David Akers (1975/88): The 1873 is one of the five or six rarest dates in the U.S. $10 gold series. Among Philadelphia Mint Liberty Head issues, only the 1875 is rarer. There are relatively few known specimens in any condition, perhaps 12-15 buiness strikes and only 7-8 proofs. The business strikes are all VF or EF (mostly VF) and I have never seen or heard of one that grades AU or Uncirculated.Doug Winter: All 1873 eagles (business strikes and Proofs) are found with a Closed 3 in the date. All other Philadelphia gold coins from this year are found with both an Open 3 and Closed 3 variety. A total of 800 business strikes were produced along with 25 Proofs. There are an estimated 25-35 examples known. Unlike the 1875 and 1864-S, most surviving 1873 eagles are not extremely well worn. In fact, the majority of the survivors grade in the AU range, suggesting that this issue saw little actual circulation. Most of the pieces I have seen are well struck and display satiny, slightly reflective luster. I have never viewed one that didn't have heavy to very heavy abraisions and my guess is that most 1873 eagles were thrown into a bag and transported somewhere before being released into their brief period(s) of circulation.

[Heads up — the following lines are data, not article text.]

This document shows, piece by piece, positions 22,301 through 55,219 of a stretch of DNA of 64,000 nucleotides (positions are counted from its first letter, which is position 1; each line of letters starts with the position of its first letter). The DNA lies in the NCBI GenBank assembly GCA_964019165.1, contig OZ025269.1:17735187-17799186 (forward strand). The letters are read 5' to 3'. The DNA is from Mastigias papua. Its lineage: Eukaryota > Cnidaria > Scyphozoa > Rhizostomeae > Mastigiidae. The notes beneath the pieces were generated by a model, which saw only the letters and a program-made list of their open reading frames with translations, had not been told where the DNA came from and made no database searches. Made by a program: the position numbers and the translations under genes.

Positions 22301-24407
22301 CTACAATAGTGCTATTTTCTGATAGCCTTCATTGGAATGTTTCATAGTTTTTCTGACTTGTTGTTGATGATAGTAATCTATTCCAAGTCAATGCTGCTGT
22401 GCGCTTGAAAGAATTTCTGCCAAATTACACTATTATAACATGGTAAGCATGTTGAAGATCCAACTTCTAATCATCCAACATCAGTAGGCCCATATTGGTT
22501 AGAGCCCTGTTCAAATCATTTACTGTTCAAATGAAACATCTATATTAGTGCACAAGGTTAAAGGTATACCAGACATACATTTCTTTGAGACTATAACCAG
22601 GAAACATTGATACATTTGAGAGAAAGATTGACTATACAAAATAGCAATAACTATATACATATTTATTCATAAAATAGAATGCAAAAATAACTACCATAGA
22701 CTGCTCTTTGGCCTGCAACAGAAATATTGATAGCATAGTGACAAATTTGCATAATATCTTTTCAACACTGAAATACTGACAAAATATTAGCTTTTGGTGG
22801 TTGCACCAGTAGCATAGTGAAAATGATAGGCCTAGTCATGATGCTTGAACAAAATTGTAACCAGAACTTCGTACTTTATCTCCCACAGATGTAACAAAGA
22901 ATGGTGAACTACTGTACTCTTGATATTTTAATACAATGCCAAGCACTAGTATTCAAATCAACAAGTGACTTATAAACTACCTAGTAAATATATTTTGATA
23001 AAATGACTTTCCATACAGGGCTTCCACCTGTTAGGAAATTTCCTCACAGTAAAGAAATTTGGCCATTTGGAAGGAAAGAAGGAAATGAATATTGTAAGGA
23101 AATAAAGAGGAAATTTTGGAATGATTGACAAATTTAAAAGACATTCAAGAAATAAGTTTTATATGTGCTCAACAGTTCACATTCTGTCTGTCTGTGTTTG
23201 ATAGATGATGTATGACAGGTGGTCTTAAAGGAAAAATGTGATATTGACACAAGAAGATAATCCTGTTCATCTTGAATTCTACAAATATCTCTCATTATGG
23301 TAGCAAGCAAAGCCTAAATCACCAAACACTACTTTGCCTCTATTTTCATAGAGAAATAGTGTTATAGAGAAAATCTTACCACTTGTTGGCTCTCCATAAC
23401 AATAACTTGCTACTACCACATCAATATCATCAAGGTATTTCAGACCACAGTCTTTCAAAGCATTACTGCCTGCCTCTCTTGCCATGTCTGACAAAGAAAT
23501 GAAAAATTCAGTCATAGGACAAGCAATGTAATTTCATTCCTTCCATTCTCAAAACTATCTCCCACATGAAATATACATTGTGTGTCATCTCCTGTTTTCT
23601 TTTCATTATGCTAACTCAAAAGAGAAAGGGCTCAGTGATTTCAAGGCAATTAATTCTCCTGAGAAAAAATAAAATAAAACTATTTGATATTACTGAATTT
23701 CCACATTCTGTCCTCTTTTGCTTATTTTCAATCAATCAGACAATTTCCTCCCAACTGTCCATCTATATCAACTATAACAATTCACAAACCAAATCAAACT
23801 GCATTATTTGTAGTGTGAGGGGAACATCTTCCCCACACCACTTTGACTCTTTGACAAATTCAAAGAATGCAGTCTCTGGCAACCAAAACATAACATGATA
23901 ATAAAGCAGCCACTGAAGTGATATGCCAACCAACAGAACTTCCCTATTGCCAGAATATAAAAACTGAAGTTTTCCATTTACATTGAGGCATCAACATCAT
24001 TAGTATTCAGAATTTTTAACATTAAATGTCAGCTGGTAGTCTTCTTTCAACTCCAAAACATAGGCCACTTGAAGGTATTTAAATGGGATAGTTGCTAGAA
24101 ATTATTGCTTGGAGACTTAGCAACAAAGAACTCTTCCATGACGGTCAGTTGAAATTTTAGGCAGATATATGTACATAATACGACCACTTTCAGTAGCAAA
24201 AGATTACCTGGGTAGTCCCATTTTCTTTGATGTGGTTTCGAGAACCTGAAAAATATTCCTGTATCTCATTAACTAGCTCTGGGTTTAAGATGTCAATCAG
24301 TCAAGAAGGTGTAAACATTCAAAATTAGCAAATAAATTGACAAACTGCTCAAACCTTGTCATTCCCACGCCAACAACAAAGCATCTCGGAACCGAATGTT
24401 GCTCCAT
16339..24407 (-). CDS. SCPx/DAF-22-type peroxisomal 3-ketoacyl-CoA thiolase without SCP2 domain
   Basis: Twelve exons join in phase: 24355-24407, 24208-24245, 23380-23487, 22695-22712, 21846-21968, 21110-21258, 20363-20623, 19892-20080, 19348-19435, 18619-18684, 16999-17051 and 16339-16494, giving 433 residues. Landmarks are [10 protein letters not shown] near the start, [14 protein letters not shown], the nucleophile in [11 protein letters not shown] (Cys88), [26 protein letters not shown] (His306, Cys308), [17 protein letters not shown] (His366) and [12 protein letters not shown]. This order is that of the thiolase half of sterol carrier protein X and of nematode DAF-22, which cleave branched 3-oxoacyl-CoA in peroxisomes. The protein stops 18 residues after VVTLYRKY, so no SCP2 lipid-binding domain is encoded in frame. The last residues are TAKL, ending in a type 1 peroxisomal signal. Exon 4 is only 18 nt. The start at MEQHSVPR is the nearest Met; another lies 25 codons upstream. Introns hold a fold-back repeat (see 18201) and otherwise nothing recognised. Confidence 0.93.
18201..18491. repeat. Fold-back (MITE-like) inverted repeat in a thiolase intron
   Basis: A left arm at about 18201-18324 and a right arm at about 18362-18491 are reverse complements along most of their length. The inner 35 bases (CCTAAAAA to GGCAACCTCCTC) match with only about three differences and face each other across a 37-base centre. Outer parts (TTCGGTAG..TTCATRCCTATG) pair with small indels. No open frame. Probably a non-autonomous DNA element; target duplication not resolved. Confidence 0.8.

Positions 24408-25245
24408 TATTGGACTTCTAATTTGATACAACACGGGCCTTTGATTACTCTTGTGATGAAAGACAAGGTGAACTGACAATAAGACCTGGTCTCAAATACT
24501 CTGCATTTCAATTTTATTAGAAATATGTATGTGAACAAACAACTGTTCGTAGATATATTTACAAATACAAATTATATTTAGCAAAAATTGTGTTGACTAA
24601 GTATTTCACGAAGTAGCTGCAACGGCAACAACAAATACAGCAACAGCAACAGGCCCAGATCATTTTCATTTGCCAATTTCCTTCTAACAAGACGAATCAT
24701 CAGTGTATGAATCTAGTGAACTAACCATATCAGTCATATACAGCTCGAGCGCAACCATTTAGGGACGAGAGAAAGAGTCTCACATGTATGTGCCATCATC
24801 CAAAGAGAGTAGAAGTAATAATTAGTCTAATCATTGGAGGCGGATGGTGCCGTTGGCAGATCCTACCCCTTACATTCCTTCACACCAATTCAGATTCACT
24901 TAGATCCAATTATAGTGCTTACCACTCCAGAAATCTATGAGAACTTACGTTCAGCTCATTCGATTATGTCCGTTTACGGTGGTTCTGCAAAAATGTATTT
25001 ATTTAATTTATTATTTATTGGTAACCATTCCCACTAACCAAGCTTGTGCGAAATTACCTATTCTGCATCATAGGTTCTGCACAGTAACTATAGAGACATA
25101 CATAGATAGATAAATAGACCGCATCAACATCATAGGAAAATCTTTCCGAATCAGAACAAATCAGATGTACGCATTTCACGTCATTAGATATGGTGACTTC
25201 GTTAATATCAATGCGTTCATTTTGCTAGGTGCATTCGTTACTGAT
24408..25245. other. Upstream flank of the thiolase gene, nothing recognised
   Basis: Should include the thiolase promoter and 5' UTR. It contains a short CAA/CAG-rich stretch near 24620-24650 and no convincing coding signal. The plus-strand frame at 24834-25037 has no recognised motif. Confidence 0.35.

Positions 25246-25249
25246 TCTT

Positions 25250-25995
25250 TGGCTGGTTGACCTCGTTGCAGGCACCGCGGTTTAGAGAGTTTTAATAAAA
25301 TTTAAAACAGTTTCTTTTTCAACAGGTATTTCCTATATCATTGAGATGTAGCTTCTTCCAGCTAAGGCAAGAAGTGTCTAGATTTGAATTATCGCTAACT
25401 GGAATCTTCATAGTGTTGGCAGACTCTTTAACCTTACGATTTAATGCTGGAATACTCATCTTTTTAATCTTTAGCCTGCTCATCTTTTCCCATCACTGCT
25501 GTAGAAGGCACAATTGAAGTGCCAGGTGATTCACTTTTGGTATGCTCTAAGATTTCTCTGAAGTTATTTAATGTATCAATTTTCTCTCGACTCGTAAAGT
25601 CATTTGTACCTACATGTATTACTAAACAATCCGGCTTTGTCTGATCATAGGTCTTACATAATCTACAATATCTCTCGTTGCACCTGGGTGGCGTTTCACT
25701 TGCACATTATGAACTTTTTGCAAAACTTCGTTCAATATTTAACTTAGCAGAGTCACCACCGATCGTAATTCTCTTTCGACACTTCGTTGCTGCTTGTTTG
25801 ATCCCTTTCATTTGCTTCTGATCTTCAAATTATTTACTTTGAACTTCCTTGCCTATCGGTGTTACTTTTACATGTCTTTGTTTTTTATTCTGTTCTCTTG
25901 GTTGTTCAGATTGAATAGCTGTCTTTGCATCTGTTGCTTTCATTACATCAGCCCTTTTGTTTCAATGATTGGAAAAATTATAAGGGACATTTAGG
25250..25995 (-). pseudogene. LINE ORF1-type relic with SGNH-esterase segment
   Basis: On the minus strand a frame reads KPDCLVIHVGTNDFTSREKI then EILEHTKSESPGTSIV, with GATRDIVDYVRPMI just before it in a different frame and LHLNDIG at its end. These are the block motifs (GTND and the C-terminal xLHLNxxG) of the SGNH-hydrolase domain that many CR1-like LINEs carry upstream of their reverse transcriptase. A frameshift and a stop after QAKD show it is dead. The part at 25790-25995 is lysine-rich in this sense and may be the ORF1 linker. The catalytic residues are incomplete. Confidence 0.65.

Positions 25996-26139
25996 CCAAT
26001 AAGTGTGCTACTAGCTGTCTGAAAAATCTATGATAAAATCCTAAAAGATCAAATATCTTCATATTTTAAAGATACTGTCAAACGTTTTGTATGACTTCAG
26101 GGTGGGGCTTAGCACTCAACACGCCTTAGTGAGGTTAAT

The finest known is the ex: Wayne Miller coin, graded MS60 by PCGS, which sold for $34,100 all the way back in October, 1995. Prior to this, the coin had been sold as Stack's 3/90: 1222. Bass lll: 705 ($21,850; as PCGS 58) is probably the second best. In all, I would estimate that there are around a dozen or so in AU with most in tightly-held collections.
I recently sold a nice PCGS AU50 example to a prominent collector and this was the first 1873 eagle that I had owned in close to a decade.